This Up-and-Coming Shortline Railroad Operator Is Quickly Becoming One of the Nation’s Largest

In Railroads by Eric Vantiegham

A recent boom in the shortline rail sector presents strategic opportunities for industry stakeholders — provided they maintain the infrastructure that has made this run of success possible.

Even though they’re smaller than their Class I counterparts, shortline railroads make up a key part of the modern supply chain. By serving focused geographic regions and building substantive relationships with each and every client, these smaller rail systems help make the country’s larger logistics operations possible.

While shortline railroads have always had an important role to play, the current strength of the logistics sector has led to greater activity in this part of the wider rail industry. In fact, a number of larger regional players are emerging as shortline railroads consolidate in order to better serve the needs of their customers. One such operator based out of Colorado — OmniTRAX — is well on its way to becoming one of the nation’s largest and most successful shortline railroads.

For industry stakeholders, the growth of OmniTRAX hints at the potential of the shortline sector. However, investors and operators looking to get in on the shortline rail boom should also be considering what they’ll need to do and what products they’ll need to invest in — such as switch lubrication — to maintain the infrastructure that has made the recent success possible.

The OmniTRAX Shortline Model

Currently, OmniTRAX owns and operates 22 shortline railroads with 2,300 miles of track. The company focuses on transporting steel, petroleum, chemicals, fracking sand, and wind turbine blades — among other cargo. Interestingly, OmniTRAX also has a burgeoning real estate arm that owns, develops, and leases 10,000 acres of land in five industrial parks with more than 400 customers.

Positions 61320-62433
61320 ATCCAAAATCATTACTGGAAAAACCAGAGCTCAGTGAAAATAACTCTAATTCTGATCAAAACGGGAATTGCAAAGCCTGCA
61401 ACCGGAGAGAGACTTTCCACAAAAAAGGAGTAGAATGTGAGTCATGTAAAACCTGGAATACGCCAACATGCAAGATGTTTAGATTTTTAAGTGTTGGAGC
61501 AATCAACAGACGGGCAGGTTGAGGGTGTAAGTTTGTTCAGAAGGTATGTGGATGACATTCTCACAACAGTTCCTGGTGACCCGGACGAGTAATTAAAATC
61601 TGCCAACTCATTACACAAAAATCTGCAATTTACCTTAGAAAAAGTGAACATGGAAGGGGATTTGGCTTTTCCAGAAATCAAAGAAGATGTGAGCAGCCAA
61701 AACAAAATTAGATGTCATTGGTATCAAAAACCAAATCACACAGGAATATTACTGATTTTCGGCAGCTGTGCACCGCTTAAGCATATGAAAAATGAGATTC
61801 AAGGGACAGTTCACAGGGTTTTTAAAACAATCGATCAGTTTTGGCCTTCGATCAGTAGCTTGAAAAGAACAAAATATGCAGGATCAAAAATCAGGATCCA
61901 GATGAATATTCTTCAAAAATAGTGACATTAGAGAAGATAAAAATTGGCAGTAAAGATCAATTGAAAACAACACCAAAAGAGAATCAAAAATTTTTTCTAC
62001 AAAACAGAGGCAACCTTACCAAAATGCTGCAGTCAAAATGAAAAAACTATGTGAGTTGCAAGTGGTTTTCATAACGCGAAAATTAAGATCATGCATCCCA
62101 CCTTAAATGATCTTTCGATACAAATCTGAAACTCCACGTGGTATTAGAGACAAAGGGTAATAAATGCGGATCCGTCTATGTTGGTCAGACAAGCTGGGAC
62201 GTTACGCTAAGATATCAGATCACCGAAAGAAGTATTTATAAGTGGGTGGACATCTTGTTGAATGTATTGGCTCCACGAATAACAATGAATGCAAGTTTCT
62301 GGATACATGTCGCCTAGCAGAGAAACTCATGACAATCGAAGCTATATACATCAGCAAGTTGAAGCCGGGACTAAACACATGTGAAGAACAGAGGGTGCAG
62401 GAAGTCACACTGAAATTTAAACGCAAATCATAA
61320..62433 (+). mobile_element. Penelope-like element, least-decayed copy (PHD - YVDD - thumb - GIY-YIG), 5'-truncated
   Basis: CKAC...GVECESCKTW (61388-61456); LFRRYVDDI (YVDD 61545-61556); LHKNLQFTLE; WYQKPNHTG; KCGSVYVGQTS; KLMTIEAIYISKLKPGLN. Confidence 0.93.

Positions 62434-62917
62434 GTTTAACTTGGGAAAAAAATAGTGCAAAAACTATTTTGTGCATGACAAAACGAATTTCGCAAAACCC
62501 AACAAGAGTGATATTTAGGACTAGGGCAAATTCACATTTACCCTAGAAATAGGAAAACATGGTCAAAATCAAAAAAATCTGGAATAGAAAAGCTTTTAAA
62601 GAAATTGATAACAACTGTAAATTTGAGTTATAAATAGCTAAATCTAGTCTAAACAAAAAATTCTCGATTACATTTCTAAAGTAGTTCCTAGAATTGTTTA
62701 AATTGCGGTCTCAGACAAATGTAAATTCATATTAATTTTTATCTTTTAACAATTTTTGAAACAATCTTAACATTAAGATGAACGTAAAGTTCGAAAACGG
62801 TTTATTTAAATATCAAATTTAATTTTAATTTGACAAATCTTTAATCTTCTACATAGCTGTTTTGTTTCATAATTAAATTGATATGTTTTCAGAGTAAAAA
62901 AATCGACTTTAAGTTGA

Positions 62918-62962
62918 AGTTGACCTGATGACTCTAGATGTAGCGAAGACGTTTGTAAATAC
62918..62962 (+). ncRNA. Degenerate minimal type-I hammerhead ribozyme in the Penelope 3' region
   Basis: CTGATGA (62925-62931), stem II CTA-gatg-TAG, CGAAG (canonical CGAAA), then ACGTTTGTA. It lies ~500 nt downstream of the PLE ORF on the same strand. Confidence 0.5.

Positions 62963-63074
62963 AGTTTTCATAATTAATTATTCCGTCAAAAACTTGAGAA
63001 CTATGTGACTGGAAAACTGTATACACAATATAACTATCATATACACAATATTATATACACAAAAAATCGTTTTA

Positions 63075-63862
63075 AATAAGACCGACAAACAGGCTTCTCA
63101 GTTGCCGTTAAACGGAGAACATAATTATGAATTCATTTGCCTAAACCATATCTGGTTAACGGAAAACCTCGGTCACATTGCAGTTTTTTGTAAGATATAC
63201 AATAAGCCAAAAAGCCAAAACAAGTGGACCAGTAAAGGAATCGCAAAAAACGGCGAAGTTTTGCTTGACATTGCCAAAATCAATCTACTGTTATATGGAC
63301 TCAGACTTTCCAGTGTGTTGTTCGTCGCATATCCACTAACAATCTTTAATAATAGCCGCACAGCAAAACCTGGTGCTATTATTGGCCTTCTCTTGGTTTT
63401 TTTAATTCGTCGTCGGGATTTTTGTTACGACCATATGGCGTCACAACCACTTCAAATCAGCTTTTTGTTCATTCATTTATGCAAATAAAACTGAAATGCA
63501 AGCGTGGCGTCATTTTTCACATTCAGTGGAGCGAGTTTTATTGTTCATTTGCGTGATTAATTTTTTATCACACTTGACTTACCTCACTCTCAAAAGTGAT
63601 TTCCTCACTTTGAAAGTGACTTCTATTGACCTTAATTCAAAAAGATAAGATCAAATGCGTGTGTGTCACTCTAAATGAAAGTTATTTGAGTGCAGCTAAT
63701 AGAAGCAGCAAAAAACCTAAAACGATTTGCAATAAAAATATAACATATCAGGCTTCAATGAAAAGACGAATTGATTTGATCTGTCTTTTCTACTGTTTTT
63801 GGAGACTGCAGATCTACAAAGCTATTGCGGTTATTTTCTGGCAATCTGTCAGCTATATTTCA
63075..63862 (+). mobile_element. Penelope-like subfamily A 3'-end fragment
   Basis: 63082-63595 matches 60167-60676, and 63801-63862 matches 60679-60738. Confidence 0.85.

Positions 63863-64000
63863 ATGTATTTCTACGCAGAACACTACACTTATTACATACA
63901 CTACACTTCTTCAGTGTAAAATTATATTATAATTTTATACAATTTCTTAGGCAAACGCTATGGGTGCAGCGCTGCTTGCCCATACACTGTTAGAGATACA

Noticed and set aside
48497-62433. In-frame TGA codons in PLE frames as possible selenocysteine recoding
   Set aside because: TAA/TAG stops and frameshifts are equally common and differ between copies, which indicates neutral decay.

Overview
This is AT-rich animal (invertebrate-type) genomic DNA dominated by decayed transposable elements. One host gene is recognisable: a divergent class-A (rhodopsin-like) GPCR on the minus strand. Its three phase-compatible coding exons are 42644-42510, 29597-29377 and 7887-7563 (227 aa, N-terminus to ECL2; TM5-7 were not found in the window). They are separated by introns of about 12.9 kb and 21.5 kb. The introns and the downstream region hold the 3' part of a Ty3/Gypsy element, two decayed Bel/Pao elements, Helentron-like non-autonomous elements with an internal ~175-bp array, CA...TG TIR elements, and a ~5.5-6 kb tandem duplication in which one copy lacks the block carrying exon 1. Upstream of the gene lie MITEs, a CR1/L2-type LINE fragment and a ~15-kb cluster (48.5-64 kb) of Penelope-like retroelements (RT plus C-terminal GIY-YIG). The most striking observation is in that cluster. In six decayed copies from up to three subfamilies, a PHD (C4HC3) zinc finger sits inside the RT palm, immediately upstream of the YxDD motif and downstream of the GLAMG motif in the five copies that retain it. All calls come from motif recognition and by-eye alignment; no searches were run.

This unique combination of assets has facilitated the company’s remarkable growth. In the past five years, OmniTRAX’s earnings have grown more than 20% per year at a compounded rate. A large part of this growth is due in part to a slew of recent acquisitions stretching from the Mid-Atlantic to the Deep South.

A Growing Shortline Market

With OmniTRAX’s recent acquisitions, the company now operates 22 shortline railroads. This positions the company near the top of a roster of increasingly consolidated regional players in the shortline sector. For comparison, Genesee & Wyoming owns or leases 121 shortline railroads in North America, Europe, and Australia and Watco Transportation Services owns 43 different lines.

While the OmniTRAX model is slightly unique due to its real estate holdings in land and office space, its growth reflects the broader strength of shortline railroads. As the logistics landscape heats up and railroad operators strive to offer a cost-effective and safe mode of transporting goods, regional railroads will be a critical part of any future supply chain.

Building on Recent Investments

For shortline railroad operators like OmniTRAX, the potential for future growth is high. However, these companies need to be sure that they’re investing in the longevity of the infrastructure that makes their success possible. Switch lubrication, for instance, can help industry stakeholders deliver reliable service and ensure all freight arrives at its destination safely and on time.

The Glidex family of rail switch lubricants from Midwest Industrial Supply, Inc. offers shortline railroad companies long-lasting performance — even in the harshest conditions. Applied as a liquid, our lubricants can withstand all weather conditions, and they last longer than graphite and petroleum products. Environmentally friendly and biodegradable, the Glidex product line is a wise investment for shortline railroads looking to protect and maintain their infrastructure.

Eric Vantiegham is Midwest’s Rail & Transit Specialist. Skilled in product development, new business development, and strategic planning, he enjoys playing ice hockey and coaching his boys' youth teams.